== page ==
Original Date: 04/06/1998
Revision Date: 01/18/2007
Best Practice : Flexible Computer Integrated Manufacturing/Rapid Acquisition of Manufactured Parts
In FY1995, the Anniston Army Depot (ANAD) successfully completed the installation of a manufacturing system capable of producing parts on demand. The Rapid Acquisition of Manufactured Parts (RAMP) system was installed in ANAD’s main machine shop and started producing parts in July 1994. The RAMP system’s primary purpose is to support the mission of the Depot the overhaul and repair of tracked vehicles. Using the system developed in 1993 at Charleston Naval Shipyard as a baseline, ANAD has enhanced its capabilities and flexibility to suit its parts mix and applications.
By focusing on the up-front activities such as multifunction process planning and finite capacity scheduling of limited resources, the RAMP provides a proven strategy for performing in an environment where flexibility and limited resources are a prerequisite to agile manufacturing. By incorporating the lessons learned from the Navy's program, the system developed at ANAD has systematically integrated commercial hardware, software, and communications products into a responsive, powerful, enterprise-level system capable of providing real time system control. Complete work instructions, including all necessary information relating to the successful completion of the job, are provided electronically to the shop floor. This information includes detailed operations, graphics, tooling and fixturing, quality requirements, and the numerical control codes necessary to manufacture the part.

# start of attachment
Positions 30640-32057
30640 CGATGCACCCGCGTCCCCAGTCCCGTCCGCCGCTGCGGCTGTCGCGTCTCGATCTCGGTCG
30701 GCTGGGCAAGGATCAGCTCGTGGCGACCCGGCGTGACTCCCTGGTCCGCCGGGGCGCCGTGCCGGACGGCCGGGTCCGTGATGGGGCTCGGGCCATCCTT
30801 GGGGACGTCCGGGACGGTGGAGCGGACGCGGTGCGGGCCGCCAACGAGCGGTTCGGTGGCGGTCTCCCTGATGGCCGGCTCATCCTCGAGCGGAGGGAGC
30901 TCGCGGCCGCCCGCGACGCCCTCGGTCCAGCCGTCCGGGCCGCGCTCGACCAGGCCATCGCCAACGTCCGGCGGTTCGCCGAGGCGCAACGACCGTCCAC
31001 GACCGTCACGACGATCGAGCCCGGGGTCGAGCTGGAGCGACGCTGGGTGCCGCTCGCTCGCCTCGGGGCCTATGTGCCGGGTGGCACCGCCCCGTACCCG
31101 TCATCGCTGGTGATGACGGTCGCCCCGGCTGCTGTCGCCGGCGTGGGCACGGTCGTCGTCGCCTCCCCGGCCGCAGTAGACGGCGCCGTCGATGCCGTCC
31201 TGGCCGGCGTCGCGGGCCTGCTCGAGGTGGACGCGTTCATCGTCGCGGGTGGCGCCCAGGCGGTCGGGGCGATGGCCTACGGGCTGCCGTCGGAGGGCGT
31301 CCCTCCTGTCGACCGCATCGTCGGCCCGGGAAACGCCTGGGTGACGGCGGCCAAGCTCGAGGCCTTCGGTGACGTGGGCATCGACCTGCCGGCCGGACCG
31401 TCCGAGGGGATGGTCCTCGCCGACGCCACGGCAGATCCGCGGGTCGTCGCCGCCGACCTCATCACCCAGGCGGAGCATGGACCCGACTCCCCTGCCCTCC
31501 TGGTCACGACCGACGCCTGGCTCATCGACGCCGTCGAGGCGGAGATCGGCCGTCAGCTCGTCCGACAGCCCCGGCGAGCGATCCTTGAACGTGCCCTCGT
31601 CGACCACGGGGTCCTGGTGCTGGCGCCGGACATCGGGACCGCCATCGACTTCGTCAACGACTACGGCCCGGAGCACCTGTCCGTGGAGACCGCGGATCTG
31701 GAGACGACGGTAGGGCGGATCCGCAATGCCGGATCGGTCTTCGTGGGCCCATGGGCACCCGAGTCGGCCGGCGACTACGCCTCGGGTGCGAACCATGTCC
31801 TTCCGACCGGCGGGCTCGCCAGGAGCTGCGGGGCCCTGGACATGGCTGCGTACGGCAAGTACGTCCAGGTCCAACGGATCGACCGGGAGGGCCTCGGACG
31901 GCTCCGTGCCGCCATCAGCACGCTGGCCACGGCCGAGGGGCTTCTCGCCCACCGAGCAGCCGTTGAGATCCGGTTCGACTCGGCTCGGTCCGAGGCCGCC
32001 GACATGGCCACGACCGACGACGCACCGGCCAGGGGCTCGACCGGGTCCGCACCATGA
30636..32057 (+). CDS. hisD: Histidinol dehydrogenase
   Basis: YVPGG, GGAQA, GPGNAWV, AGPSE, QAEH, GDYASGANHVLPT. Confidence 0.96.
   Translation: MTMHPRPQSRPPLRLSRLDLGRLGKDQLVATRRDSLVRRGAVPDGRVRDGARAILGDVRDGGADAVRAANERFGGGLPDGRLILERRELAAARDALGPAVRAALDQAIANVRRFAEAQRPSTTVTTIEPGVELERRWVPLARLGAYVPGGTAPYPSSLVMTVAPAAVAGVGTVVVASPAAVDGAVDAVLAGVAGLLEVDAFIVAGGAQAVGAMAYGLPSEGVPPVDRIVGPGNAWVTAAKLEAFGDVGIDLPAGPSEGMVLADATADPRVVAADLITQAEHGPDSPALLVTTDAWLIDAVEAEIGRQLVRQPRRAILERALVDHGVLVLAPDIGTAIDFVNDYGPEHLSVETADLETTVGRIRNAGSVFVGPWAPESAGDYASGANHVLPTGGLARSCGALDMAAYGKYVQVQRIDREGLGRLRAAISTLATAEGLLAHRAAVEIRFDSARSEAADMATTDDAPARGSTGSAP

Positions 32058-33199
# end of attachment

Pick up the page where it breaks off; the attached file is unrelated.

Since its installation in FY1995, the system has been used successfully and has reduced the average in-shop production time to less than 30 days with no increase in personnel.
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